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Mesures physiques et signatures en télédétection

Department of Thermodynamics, Faculty of Physics, University of Valencia.
50, Dr. Moliner. 46100 Burjassot, Spain.
In this work we present a methodology for determining and mapping land surface emissivity and temperature
using NOAA-AVHRR data. A split-window equation has been derived for atmospheric and emissivity correction,
which requires the knowledge of the mean emissivity and its spectral variation in the AVHRR channels 4 and 5,
e and Ae. The spatial variation of surface characteristics (soil composition, vegetation cover, etc.) makes
necessary the definition of the effective surface emissivity at the pixel scale. Thus, methods for retrieving both e
and Ae at the NOAA-AVHRR spatial and spectral resolution have been developed. The objective of this work is
twofold: 1 ) to describe the theoretical models, and 2 ) to show applications in areas with different climatic and
surface characteristics. Field measurements of emissivity were performed using the box method for the bare soil
and vegetated surfaces existing in the study areas, and coincident radiosonde measurements have been processed
for radiative transfer calculations. Then, we have determined the surface emissivity using the methods developed.
Finally, the split-window algorithm has been applied to NOAA-11 AVHRR data.
KEY WORDS: Land Surface Temperature, Emissivity, Atmospheric Correction, Split-Window
Land surface temperature (LST) is a key parameter for understanding the energetic and hydrological balance in the
ground-atmosphere system. Satellite measurements provide an unique tool for mapping and monitoring LST,
which has a great interest in hydrology, agriculture, meteorology, geology. The thermal radiation measured by a
satellite sensor is diturbed by the effect of the intervening atmosphere and the non-blackness of the surface. The
applicability of LST retrievals to environmental sciences depends on the degree of accuracy to which these effects
can be removed in an operational scheme. Water vapor is the main absorber in the 10.5-12.5 |im atmospheric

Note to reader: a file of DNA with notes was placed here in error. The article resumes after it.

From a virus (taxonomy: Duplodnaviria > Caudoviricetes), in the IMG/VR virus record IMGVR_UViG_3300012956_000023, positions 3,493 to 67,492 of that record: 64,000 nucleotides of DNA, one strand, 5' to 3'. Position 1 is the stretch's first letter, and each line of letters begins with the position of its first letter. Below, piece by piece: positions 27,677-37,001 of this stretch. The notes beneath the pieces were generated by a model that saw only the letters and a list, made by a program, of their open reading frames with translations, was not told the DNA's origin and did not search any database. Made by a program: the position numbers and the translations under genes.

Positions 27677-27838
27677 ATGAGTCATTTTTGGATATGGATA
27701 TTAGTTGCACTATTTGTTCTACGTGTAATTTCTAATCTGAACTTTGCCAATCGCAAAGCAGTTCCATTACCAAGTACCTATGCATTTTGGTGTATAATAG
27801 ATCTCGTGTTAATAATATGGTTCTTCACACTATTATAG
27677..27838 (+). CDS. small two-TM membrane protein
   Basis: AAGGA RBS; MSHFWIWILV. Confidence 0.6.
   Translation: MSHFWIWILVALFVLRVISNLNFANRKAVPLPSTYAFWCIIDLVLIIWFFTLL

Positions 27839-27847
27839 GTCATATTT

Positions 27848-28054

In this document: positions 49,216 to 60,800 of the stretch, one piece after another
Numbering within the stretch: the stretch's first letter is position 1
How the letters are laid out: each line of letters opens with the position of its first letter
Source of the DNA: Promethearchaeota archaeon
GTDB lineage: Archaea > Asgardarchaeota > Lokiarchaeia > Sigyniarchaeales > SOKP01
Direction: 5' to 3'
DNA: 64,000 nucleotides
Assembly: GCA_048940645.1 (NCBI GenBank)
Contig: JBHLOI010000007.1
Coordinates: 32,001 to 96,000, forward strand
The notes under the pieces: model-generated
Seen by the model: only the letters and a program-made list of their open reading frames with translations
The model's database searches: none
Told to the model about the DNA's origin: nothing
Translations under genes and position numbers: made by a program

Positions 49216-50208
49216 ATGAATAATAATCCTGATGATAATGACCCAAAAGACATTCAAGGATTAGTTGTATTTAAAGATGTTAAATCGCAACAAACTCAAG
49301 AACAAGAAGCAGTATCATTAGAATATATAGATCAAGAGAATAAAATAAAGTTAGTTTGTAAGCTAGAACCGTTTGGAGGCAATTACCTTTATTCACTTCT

window, with minor contributions of carbon dioxide, ozone and other trace gases. These gases absorb part of the
radiation emitted by the surface, and also emit thermal radiation at a temperature generally lower than the surface
temperature. On the other side, the surface emissivity is lower than unity, which effect is two-fold: modification
of the radiance emitted by the surface, and reflection of downwelling atmospheric radiance.
The most useful method for correcting for the atmospheric attenuation in thermal infrared
images is the split-window method, which uses two measurements within the atmospheric window. This
technique can be applied to the AVHRR channels 4 (10.3-11.3 pm) and 5 ( 1 1.4-12.4 pm). The split-window
method has been succesfully applied for retrieving sea surface temperature with accuracies of 0.7 K (McClain,
1989; May 1993). The sea can be considered as an homogeneous near blacbody radiator, so that emissivity
effects are negligible. This is not the case for the land surface, which emissivity can be less than unity and
spatially variable. Several approaches have been developed for extend the split-window technique to LST
retrievals, showing the large impact of both the mean surface emissivity in the 10,5-12,5 pm waveband and its
spectral variation (Price, 1984; Becker, 1987; Becker and Li, 1990; Sobrino et al„ 1991). From these previous
works, it becomes evident the necessity of performing measurements of the spectral signatures of land surfaces.
Besides, different approaches for deriving surface emissivitics from NOAA-AVHRR data have been developed
(Caselles and Sobrino, 1989; Becker and Li, 1990; Vidal, 1991; Li and Becker, 1992).
The objective of this work is to propose a simple operational procedure for determining LST
fom NOAA-AVHRR data. The method is based on the split-window equation and requires the knowledge of the
mean emissivity, e, and the emissivity spectral difference in the split-window channels, Ae. Thus, we have
developed two models for determining both e and Ae at the AVHRR spectral and spatial resolution. In the next
section we will outline the models developed. Then we will show the results obtained in two areas with different
climatic and surface characteristics (a n agricultural area in Spain, and the Sahelian area in Niger). As a final
result, emissivity and temperature maps will be derived lor the areas of study, showing that the model developed
can be easily applied in different environments.